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Here's how the terms 'Hispanic' and 'Latino' differ

A Pew Research Center poll showed that 54 percent of Hispanic and Latino people in the U.S. have no preference to which term is used, but there is a difference.

CORPUS CHRISTI, Texas — Sept. 15 marked the beginning of Hispanic Heritage Month. It's a time to celebrate the rich culture and contributions of American citizens whose ancestors came from Spain, Mexico, the Caribbean and Central and South America.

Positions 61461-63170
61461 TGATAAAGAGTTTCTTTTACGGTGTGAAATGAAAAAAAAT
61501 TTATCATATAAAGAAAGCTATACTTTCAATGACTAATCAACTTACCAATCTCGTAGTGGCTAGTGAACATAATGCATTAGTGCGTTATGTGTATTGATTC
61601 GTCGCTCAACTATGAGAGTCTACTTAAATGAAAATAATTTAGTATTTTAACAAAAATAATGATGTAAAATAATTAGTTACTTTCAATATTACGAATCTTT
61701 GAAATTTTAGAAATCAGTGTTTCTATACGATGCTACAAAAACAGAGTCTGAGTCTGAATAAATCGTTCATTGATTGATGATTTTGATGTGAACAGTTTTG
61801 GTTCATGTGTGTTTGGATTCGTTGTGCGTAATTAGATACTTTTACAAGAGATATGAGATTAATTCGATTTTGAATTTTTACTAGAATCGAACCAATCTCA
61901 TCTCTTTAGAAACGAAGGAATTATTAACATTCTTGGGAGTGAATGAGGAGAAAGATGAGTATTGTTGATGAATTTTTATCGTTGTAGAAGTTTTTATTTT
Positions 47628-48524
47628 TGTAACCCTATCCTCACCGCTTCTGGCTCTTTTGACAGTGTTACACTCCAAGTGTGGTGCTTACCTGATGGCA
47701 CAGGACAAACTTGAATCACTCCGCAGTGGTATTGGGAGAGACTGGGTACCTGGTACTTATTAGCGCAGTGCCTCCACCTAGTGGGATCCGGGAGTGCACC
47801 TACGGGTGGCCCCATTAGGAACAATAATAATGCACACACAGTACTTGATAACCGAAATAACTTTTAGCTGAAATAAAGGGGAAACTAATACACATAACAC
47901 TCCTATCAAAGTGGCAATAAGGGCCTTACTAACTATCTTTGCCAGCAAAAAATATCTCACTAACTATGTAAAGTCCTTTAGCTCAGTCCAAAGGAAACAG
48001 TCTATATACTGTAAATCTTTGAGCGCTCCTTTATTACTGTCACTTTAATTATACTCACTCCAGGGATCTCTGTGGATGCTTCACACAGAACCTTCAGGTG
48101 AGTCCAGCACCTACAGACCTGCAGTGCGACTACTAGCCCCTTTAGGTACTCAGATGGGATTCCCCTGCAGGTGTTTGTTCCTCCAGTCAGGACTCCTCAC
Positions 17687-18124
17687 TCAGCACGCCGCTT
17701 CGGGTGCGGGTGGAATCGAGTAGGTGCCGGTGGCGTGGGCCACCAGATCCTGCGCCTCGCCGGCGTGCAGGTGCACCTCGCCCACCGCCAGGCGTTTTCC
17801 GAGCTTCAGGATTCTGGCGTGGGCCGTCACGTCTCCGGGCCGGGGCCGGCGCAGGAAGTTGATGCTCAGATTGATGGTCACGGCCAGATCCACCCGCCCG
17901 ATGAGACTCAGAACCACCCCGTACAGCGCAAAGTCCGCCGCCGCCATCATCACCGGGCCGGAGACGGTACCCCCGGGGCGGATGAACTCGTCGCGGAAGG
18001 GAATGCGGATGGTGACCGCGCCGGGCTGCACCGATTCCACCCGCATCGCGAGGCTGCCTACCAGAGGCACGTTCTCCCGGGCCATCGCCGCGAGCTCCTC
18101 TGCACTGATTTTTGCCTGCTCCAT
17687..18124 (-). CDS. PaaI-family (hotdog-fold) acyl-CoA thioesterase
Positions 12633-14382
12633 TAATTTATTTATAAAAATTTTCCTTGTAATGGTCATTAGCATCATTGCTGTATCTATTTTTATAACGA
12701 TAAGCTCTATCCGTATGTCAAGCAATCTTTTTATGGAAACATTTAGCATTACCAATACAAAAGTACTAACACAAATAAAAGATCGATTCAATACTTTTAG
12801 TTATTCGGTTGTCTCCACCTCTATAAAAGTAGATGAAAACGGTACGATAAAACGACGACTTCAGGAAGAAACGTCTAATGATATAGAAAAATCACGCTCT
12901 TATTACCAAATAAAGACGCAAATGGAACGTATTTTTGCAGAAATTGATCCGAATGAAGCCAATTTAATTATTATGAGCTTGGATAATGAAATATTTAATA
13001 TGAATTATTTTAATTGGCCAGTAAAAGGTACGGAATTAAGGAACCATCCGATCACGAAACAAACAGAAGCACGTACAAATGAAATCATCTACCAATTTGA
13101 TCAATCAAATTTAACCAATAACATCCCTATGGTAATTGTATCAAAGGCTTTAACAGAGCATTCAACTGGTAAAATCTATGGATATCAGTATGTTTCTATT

So, let's talk about the terms "Hispanic" and "Latino."

Hispanic means anyone from a country where Spanish is the main language, which, most of the time, includes Spain.

Latino refers to people from Latin America and does not include those from Spain. 

However, when it comes to people living in the U.S., the terms can be interchangeable. The best way to figure out how people identify themselves is to simply, ask.  

A poll from the Pew Research Center showed that 54 percent of Hispanic and Latino people in the U.S. have no preference to which term is used to describe their heritage.

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